1. Mullein contains antioxidants that may have anti-inflammatory properties
Mullein leaves contain a variety of antioxidants that may have anti-inflammatory, antihepatotoxic, and anti-hyperlipidemic properties.
The antioxidants in mullein include:
- Flavonoid antioxidants that have anti-inflammatory properties
- Triterpenoid saponins that have anti-inflammatory, anti-cancer, and pain-relieving activity
- Phenylethanoid glycosides have anti-inflammatory and antiviral properties
- Tannins have antioxidant properties
- Terpenoids are pharmacologically active substances with antioxidant properties
- Iridoid glycosides often play a role in plant defense against herbivores, insect pests, and pathogens; they also have antioxidant and anti-inflammatory properties
- Vitamin C
- Sesquiterpenes are anti-microbial agents that include artemisinins, dihydroartemisinin, artesunate, artemether, and arteether used for treating malaria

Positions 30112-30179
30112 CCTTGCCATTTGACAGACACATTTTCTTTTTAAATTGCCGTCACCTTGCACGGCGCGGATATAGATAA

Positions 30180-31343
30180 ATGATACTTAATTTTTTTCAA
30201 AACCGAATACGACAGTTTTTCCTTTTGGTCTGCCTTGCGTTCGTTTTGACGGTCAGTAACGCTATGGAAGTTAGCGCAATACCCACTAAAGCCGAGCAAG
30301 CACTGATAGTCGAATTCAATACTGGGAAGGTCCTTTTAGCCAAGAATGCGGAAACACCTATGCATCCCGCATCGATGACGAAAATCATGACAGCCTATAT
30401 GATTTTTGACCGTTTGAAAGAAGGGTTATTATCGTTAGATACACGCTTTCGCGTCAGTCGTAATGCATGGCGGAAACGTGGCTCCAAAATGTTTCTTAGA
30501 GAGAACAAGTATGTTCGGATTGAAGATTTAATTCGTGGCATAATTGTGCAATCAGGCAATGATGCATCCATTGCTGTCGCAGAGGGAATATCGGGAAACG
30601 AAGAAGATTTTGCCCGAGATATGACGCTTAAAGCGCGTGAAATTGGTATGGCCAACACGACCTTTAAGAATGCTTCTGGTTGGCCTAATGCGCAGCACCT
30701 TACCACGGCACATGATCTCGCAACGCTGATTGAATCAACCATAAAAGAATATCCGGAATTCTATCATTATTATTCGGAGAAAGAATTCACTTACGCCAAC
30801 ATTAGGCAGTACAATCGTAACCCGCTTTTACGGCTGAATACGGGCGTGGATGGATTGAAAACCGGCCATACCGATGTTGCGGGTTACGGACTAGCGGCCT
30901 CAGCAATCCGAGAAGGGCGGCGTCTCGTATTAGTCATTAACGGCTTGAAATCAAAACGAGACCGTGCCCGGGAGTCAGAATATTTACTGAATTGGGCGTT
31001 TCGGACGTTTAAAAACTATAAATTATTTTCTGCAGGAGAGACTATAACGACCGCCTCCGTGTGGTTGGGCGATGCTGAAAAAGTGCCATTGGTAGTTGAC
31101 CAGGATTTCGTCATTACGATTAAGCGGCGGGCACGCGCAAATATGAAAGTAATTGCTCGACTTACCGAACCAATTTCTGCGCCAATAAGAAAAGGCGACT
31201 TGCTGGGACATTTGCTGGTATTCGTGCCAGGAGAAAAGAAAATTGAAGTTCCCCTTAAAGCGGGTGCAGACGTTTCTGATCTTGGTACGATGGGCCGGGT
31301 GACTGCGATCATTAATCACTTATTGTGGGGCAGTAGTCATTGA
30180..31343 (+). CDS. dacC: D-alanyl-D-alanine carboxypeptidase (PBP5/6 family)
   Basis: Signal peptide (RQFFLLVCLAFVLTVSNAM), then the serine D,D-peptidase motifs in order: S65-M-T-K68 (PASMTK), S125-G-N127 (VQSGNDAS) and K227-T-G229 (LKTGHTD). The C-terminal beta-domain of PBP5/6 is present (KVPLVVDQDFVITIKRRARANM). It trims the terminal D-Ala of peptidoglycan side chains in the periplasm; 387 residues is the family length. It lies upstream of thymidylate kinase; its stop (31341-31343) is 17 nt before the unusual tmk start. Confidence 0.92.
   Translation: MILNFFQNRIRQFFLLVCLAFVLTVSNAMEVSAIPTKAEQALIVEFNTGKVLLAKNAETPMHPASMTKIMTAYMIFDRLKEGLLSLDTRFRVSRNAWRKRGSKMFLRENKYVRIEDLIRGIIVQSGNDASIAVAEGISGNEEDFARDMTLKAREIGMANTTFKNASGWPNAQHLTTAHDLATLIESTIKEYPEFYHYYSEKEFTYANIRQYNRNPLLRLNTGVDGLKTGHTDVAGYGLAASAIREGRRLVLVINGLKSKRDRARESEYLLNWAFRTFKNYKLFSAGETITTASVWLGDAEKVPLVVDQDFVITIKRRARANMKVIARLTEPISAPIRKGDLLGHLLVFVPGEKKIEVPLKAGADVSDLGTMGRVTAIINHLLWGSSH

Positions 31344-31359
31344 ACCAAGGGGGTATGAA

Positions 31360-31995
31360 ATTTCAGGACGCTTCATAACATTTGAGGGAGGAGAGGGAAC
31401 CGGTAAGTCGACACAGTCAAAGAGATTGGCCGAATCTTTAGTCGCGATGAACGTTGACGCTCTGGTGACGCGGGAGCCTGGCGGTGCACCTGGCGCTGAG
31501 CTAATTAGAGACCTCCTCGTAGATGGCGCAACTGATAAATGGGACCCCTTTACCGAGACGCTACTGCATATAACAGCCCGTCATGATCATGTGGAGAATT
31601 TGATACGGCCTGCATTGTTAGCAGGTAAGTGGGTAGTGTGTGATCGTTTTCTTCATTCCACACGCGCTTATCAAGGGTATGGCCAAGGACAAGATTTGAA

2. Mullein extract may have antiviral and antibacterial properties
Many active components of mullein have antiviral and antibacterial properties. Mullein leaf tea and tincture may be used as a disinfectant and for the treatment of certain infections, multiple studies reported.
Diker et al. reported that a sterile solution of saponin glycosides, ilwensisaponin A and C, isolated from the methanolic extract of the flowers of mullein plant Verbascum pterocalycinum, showed antiviral, antinociceptive (ability to dampen the reaction of sensory neurons to painful or injurious stimuli) and anti-inflammatory activities. The solutions showed cytotoxic activity against Bovine Herpes Virus Type-1.
Extracts of mullein prepared in water, ethanol, and methanol, showed antibacterial activity against various bacteria, including Klebsiella pneumonia, Staphylococcus aureus, Staphylococcus epidermidis, and Escherichia coli (Turker and Camper).